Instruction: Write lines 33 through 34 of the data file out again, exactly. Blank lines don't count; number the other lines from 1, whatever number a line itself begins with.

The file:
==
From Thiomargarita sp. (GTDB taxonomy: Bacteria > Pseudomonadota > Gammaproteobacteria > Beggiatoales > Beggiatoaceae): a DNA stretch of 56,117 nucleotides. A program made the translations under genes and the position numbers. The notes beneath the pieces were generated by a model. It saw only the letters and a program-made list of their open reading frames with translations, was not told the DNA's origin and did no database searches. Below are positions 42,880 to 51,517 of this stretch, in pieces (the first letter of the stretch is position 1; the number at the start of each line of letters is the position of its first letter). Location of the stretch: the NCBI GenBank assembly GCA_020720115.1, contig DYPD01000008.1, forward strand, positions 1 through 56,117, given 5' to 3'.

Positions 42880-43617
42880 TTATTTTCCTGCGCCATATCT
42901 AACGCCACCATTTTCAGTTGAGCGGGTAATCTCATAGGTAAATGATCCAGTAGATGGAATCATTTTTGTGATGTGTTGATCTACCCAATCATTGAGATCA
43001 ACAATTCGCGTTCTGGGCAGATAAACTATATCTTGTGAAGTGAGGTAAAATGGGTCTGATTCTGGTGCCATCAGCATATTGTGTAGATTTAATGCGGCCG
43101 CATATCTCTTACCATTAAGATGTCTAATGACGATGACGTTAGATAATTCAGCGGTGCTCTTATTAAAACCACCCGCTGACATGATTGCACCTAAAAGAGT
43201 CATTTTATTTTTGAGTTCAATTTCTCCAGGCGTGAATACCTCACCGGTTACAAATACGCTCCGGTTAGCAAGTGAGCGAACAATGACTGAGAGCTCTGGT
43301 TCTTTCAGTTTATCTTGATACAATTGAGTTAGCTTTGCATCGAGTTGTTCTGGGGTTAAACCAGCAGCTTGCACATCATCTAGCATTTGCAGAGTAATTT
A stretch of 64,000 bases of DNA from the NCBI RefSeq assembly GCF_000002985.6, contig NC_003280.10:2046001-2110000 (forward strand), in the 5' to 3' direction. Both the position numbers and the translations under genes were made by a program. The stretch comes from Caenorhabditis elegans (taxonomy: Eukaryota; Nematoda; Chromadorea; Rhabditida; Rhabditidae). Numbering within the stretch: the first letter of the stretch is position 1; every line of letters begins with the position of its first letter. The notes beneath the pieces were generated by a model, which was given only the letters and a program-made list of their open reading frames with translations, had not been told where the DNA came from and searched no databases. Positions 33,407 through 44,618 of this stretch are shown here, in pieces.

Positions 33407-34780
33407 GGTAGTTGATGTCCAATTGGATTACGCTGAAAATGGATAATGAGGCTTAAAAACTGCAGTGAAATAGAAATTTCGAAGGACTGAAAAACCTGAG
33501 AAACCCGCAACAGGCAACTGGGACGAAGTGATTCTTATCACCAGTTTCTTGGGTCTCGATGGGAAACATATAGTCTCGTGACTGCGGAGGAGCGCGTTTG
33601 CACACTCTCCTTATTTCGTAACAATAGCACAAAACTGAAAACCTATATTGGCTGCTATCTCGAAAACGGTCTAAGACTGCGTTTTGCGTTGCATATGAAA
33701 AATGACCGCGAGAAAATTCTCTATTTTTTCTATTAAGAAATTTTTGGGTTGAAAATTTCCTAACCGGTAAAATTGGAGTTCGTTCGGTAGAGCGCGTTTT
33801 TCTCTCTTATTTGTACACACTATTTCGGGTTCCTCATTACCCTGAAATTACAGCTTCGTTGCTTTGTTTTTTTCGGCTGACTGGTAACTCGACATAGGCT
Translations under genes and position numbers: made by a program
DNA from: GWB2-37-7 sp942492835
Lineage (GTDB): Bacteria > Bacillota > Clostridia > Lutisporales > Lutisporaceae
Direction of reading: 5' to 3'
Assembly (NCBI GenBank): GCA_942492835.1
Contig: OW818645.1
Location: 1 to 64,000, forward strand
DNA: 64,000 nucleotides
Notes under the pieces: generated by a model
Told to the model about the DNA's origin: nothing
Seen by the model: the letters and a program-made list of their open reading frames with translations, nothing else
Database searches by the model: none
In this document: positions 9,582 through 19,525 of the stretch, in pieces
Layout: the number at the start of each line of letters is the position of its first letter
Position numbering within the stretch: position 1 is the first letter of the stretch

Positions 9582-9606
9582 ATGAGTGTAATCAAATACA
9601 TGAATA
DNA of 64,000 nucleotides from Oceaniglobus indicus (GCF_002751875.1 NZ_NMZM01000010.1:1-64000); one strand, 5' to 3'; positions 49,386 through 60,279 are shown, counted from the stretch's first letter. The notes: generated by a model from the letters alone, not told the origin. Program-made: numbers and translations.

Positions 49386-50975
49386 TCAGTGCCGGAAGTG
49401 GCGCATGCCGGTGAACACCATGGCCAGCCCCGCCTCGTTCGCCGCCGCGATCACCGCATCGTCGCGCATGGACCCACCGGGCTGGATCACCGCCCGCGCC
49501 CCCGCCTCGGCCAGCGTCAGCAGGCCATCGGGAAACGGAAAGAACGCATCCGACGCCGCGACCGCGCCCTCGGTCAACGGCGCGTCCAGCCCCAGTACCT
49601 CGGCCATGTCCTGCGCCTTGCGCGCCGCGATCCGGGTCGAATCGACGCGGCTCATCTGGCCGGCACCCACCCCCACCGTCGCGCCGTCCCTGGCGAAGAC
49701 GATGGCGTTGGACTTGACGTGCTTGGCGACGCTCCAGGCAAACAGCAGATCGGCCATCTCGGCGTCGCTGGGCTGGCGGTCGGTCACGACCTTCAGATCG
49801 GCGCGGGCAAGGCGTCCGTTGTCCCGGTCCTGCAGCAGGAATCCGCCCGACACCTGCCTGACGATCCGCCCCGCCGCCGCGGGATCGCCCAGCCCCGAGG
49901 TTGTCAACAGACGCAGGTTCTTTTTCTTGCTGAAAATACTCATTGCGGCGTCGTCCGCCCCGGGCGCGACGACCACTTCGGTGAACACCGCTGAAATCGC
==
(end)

9601 TGAATA
DNA of 64,000 nucleotides from Oceaniglobus indicus (GCF_002751875.1 NZ_NMZM01000010.1:1-64000); one strand, 5' to 3'; positions 49,386 through 60,279 are shown, counted from the stretch's first letter. The notes: generated by a model from the letters alone, not told the origin. Program-made: numbers and translations.